We take a look at what the Duffer brothers have been up to, and well, it’s a lot.
It was a warm day in May, and around me were familiar rooms: the Wheeler family’s cookie cutter home, with a recipe for bread pudding posted on the fridge. “Downstairs” was Mike Wheeler’s sanctuary, the basement in which he and his friends would play Dungeons & Dragons. (Right by the door was Eleven’s blanket fort, rumpled as though she’d just stepped out to buy milk or flip vans.) The Byer home was in its usual chaos, dark as usual and full of strange scribbles. There was no mistaking that we were in Hawkins, Indiana.
Except, not really. We were actually in a film studio in Georgia, a few minutes’ drive away from Atlanta. We were given a set tour of Stranger Things, a Netflix Original series and arguably today’s most popular television show, and yet I — and the rest of the journalists in our modest group — were enamored of something else: the many dogs walking around, quite literally stealing the show.
The first was an English pitbull named Rocko, who walked in our interview with Finn Wolfhard, Gaten Matarazzo, Caleb McLaughlin, and Sadie Sink. (The three boys play Mike, Dustin, and Lucas, respectively, while newcomer Sadie plays California transplant Max.) “Bark once for yes and twice for no!” said Finn. But Rocko remained just as IDGAF as he was when he first stepped in.
The next was a cute mix named Bandit, who was sitting around while everyone had lunch at craft services. When I approached him to say hi, his owner asked, “Do you think he could be famous? I’m trying to turn him into a meme.” While I simultaneously discussed meme ideas and pet Bandit, a pair of feet approached and someone started petting one side of the dog. He started talking to Bandit’s owner about something I didn’t quite catch. I suppose your mental facilities partially shut down when you realize that you and Joe Keery (who plays Steve Harrington) are petting the same dog.
This was when I looked at my life’s imaginary fourth wall and asked, “Does this make us husband and wife?”
Everybody loves the Demagorgon
Our trip to Hawkins came a day after a 20-hour plane ride. I sat with the two other journalists from Southeast Asia, lamenting over our collective jetlag. But there was no denying that everyone in the group was excited to see Stranger Things up-close. In just one season, the show captured the zeitgeist of 2016, easily seen in the number of Elevens that showed up last Halloween. It appealed to fantasy fans because of its many allusions to Dungeons & Dragons, and to ’80s kids because of how well it recreated the period.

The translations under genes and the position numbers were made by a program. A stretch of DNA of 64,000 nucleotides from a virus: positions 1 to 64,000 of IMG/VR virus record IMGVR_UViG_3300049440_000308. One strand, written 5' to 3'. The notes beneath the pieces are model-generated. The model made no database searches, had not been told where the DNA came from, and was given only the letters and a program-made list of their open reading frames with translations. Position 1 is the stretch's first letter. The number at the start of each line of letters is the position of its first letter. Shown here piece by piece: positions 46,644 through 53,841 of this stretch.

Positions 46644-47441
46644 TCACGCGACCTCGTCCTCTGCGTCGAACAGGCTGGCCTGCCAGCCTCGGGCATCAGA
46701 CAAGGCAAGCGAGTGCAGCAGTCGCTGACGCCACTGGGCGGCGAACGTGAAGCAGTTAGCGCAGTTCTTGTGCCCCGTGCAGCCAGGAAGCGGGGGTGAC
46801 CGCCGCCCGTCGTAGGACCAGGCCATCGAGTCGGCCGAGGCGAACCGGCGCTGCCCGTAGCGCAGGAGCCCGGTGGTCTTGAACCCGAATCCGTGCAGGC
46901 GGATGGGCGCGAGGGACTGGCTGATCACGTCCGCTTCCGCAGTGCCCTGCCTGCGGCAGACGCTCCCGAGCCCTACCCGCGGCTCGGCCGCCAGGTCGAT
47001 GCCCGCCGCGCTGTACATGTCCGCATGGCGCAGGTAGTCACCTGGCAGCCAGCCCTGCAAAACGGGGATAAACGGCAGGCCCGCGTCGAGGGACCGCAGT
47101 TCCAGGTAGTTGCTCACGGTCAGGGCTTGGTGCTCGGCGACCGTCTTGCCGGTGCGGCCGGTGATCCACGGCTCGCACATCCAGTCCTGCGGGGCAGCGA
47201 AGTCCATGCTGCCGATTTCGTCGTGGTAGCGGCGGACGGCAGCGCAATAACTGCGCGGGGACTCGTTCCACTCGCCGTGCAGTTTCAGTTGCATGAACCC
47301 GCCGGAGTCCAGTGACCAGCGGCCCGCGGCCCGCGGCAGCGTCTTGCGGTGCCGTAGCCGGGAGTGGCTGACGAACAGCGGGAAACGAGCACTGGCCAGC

Most of all, it appealed to fans of anything good, because that was exactly what it was: excellent writing, sleek camerawork, and a stellar cast. I mean, it stars ’80s teen icon Winona Ryder. Any doubt should have ended there.
The attention to detail in this show is quite extraordinary — the props and set team always make sure that everything in every shot is something that would have actually been around in the ’80s. This extends to bottle labels, food packaging, and even the lights on their bikes. (The lights on bikes today didn’t exist back in the ’80s, and it would have made the lighting look anachronistic.) In the new season, the boys bust out their Ghostbusters costumes for Halloween. The boys’ jumpsuits will look visibly different from one another to reflect how they would have made their costumes in real life. Mike’s nametag is embroidered, Will’s is made with duct tape, Dustin’s is painted on. And as for Lucas? “Mine’s professionally made,” says Caleb, with a grin.
It’s hard not to be in love with a show that is done with such dedication. Naturally, when the show ended with a huge cliffhanger — “Is Eleven coming back???” — fans became even more invested in what the second season would bring. While Stranger Things creators finally admitted that their resident telepath will, in fact, come back, they were very secretive about anything else. During our interviews with the cast, they coyly kept their mouth shut about details regarding their personal story arcs. Noah Schnapp, who plays Will, came in wearing a hospital gown. “Did you just come from the hospital? Are you okay?” the journalists teased him.
“We don’t know!” said Will.